Top 25 Most Dangerous Software Errors (2011 CWE/SANS List)

The 2011 CWE/SANS Top 25 Most Dangerous Software Errors is a list of the most widespread and critical errors that can lead to serious vulnerabilities in software. They are often easy to find, and easy to exploit. They are dangerous because they will frequently allow attackers to completely take over the software, steal data, or prevent the software from working at all.

The Top 25 list is a tool for education and awareness to help programmers to prevent the kinds of vulnerabilities that plague the software industry, by identifying and avoiding all-too-common mistakes that occur before software is even shipped. SQL Injection, OS Command Injection, Classic Buffer Overflow and Cross-site Scripting tops the list.

Software customers can use the same list to help them to ask for more secure software. Researchers in software security can use the Top 25 to focus on a narrow but important subset of all known security weaknesses. Finally, software managers and CIOs can use the Top 25 list as a measuring stick of progress in their efforts to secure their software.

The list is the result of collaboration between the SANS Institute, MITRE, and many top software security experts in the US and Europe. MITRE maintains the CWE web site, with the support of the US Department of Homeland Security’s National Cyber Security Division, presenting detailed descriptions of the top 25 programming errors along with authoritative guidance for mitigating and avoiding them. The CWE site contains data on more than 800 programming errors, design errors, and architecture errors that can lead to exploitable vulnerabilities.

This year’s Top 25 entries are prioritized using inputs from over 20 different organizations, who evaluated each weakness based on prevalence, importance, and likelihood of exploit. It uses the Common Weakness Scoring System (CWSS) to score and rank the final results. The Top 25 list covers a small set of the most effective “Monster Mitigations,” which help developers to reduce or eliminate entire groups of the Top 25 weaknesses, as well as many of the hundreds of weaknesses that are documented by CWE.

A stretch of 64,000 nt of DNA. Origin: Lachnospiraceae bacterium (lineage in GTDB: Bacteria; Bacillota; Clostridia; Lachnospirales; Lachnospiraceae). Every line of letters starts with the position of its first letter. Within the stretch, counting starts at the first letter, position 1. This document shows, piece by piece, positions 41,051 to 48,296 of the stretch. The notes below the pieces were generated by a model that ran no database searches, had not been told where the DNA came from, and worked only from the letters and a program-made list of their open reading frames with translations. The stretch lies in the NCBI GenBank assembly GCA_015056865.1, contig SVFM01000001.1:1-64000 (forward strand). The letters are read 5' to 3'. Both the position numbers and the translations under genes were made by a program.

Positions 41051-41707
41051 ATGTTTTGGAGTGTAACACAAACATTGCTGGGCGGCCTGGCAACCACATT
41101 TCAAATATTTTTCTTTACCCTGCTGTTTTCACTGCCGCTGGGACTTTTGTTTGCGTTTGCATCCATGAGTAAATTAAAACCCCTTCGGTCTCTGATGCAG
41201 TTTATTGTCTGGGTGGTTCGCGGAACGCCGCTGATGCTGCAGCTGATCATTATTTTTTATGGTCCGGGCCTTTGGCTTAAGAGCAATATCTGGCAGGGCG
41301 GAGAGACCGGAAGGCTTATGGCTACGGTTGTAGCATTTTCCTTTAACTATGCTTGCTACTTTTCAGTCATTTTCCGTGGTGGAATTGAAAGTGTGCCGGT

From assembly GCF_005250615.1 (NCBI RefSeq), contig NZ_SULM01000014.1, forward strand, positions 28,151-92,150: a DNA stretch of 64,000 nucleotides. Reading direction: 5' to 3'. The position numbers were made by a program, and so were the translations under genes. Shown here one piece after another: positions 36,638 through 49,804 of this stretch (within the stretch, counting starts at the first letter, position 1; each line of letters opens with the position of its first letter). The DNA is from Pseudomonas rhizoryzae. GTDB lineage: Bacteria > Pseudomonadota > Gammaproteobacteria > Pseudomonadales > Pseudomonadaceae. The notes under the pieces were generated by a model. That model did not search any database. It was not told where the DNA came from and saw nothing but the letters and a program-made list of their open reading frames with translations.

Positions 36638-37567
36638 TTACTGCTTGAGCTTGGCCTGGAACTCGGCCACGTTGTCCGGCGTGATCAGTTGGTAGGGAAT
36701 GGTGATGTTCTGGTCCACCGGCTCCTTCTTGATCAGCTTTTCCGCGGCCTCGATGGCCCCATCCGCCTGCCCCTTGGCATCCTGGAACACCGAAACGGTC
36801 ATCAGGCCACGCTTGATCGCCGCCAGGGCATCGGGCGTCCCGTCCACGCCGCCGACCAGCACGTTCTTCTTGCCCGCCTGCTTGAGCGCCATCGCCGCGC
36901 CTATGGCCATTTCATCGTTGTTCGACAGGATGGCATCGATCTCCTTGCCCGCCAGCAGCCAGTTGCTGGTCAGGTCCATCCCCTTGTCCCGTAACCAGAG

1. Improper Neutralization of Special Elements used in an SQL Command (‘SQL Injection’)
  2. Improper Neutralization of Special Elements used in an OS Command (‘OS Command Injection’)
  3. Buffer Copy without Checking Size of Input (‘Classic Buffer Overflow’)
  4. Improper Neutralization of Input During Web Page Generation (‘Cross-site Scripting’)
  5. Missing Authentication for Critical Function
  6. Missing Authorization
  7. Use of Hard-coded Credentials
  8. Missing Encryption of Sensitive Data
  9. Unrestricted Upload of File with Dangerous Type
  10. Reliance on Untrusted Inputs in a Security Decision
  11. Execution with Unnecessary Privileges
  12. Cross-Site Request Forgery (CSRF)
  13. Improper Limitation of a Pathname to a Restricted Directory (‘Path Traversal’)
  14. Download of Code Without Integrity Check
  15. Incorrect Authorization
  16. Inclusion of Functionality from Untrusted Control Sphere
  17. Incorrect Permission Assignment for Critical Resource
  18. Use of Potentially Dangerous Function
  19. Use of a Broken or Risky Cryptographic Algorithm
  20. Incorrect Calculation of Buffer Size
  21. Improper Restriction of Excessive Authentication Attempts
  22. URL Redirection to Untrusted Site (‘Open Redirect’)
  23. Uncontrolled Format String
  24. Integer Overflow or Wraparound
  25. Use of a One-Way Hash without a Salt

Check out the CWE Top25 List website for more information.

 

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